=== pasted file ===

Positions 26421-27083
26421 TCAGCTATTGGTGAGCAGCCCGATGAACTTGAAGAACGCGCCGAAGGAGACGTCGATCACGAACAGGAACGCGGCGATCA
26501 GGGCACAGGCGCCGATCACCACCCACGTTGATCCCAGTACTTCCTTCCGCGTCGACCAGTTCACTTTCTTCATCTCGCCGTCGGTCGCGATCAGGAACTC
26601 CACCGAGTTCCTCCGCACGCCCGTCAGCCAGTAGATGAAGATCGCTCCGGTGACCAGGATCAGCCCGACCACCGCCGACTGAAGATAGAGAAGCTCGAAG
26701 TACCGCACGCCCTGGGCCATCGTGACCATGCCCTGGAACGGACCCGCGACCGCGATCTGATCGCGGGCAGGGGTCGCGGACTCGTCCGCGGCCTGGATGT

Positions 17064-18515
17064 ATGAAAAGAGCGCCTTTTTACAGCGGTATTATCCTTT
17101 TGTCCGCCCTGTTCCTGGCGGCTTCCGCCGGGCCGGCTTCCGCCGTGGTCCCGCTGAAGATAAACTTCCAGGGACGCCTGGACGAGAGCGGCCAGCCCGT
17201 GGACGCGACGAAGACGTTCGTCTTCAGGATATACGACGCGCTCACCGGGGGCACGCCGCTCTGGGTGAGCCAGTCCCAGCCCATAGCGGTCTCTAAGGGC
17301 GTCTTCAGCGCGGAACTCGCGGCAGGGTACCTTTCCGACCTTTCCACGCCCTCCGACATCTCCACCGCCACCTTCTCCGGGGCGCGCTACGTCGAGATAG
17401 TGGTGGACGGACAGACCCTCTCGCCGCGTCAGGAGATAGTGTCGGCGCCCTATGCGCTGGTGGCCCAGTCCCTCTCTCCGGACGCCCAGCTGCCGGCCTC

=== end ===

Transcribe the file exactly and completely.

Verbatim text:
Positions 26421-27083
26421 TCAGCTATTGGTGAGCAGCCCGATGAACTTGAAGAACGCGCCGAAGGAGACGTCGATCACGAACAGGAACGCGGCGATCA
26501 GGGCACAGGCGCCGATCACCACCCACGTTGATCCCAGTACTTCCTTCCGCGTCGACCAGTTCACTTTCTTCATCTCGCCGTCGGTCGCGATCAGGAACTC
26601 CACCGAGTTCCTCCGCACGCCCGTCAGCCAGTAGATGAAGATCGCTCCGGTGACCAGGATCAGCCCGACCACCGCCGACTGAAGATAGAGAAGCTCGAAG
26701 TACCGCACGCCCTGGGCCATCGTGACCATGCCCTGGAACGGACCCGCGACCGCGATCTGATCGCGGGCAGGGGTCGCGGACTCGTCCGCGGCCTGGATGT

Positions 17064-18515
17064 ATGAAAAGAGCGCCTTTTTACAGCGGTATTATCCTTT
17101 TGTCCGCCCTGTTCCTGGCGGCTTCCGCCGGGCCGGCTTCCGCCGTGGTCCCGCTGAAGATAAACTTCCAGGGACGCCTGGACGAGAGCGGCCAGCCCGT
17201 GGACGCGACGAAGACGTTCGTCTTCAGGATATACGACGCGCTCACCGGGGGCACGCCGCTCTGGGTGAGCCAGTCCCAGCCCATAGCGGTCTCTAAGGGC
17301 GTCTTCAGCGCGGAACTCGCGGCAGGGTACCTTTCCGACCTTTCCACGCCCTCCGACATCTCCACCGCCACCTTCTCCGGGGCGCGCTACGTCGAGATAG
17401 TGGTGGACGGACAGACCCTCTCGCCGCGTCAGGAGATAGTGTCGGCGCCCTATGCGCTGGTGGCCCAGTCCCTCTCTCCGGACGCCCAGCTGCCGGCCTC